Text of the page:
[page 8]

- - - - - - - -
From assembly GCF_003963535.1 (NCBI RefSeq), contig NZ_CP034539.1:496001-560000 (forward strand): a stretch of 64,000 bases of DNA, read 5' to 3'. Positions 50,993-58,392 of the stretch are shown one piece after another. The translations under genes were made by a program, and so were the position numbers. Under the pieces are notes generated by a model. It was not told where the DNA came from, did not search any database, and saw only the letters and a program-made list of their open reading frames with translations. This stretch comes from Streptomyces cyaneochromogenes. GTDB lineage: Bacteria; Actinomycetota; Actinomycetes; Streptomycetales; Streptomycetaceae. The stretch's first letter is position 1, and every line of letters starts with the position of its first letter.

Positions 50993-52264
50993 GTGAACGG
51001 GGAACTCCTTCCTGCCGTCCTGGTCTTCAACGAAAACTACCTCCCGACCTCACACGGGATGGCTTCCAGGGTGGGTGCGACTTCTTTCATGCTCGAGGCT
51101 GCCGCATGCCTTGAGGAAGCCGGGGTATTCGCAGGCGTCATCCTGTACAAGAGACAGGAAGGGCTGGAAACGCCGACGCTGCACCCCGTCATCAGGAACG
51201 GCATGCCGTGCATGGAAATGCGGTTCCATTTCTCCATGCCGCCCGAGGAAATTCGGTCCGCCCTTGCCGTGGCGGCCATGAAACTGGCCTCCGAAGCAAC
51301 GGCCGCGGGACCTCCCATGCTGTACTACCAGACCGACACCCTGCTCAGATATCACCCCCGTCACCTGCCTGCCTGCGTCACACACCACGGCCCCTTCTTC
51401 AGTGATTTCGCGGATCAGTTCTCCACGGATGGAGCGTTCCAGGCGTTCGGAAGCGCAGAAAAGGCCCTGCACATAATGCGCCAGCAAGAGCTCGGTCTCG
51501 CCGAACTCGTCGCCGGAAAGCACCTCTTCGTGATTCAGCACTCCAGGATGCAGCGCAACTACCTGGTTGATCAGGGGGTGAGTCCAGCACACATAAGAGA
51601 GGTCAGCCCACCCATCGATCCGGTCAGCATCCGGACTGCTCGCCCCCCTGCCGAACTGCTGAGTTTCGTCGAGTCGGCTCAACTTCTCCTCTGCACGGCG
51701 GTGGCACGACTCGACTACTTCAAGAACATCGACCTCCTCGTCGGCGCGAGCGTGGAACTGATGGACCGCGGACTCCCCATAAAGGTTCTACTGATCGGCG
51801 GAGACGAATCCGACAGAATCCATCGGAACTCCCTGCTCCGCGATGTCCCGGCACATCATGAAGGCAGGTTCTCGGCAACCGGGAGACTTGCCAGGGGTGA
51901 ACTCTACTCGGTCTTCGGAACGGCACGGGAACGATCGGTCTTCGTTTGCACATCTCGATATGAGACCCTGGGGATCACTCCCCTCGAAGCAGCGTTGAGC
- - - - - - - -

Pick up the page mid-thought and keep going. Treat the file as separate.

grand. On the border, Karl met Fritz Lange from O. and good acquaintances from Riemsloh. In Belgium the soldiers had to be on guard with the fanatical population. On August 19, he stood at Lüttich, on 22, already south Namur in anticipation of a battle. So far the French have always made off before them. In Charleroi [Belgium] they had to endure heavy street fighting. The column marches, infantry in front, with the song 'Morgenrot, Morgenrot…' ['Sunrise, Sunrise'] unsuspectingly into the city. Cigars and refreshments were offered to the soldiers. Then with the last verse the bells suddenly began to ring- and a dreadful shootout erupts out of all the windows, street corners, and doors. The horses, whose riders were dismounted, turned around immediately. Karl just escaped with his horse from being run over. Without the leading infantry, who turned around immediately, no one would have escaped the witches' cauldron. Luckily the French shoot very badly. The dead amounted to 19. Subsequently Karl reported a larger number of fights and heaver battles, that happened near him. Around mid September Karl finds himself again near Reims, after he participated in the large pivot of the army. To his wife, from whom he has not heard in weeks, he sent the favorite flowers and portrayed the hardship, into which the French land has fallen through the fury of war. He commemorates the fallen Germany Landwehr people: "You could not believe how much it hurts, when you see these old people lying on the battlefields, and think about, how much misery and tears one single bullet causes." The dreadful fights around Reims raged probably 14 days. Karl reported more about the appearance of French planes, who were very unwelcome guests… "Just now another flier came over us, as we lined up for roll call; we heard beforehand a violent bang not far from us, and noticed the fliers very high in the air, coming directly towards us. The captain let us swarm apart, so that we didn't offer the plane a target. So he passed over without dropping a bomb on us. Afterwards we found out,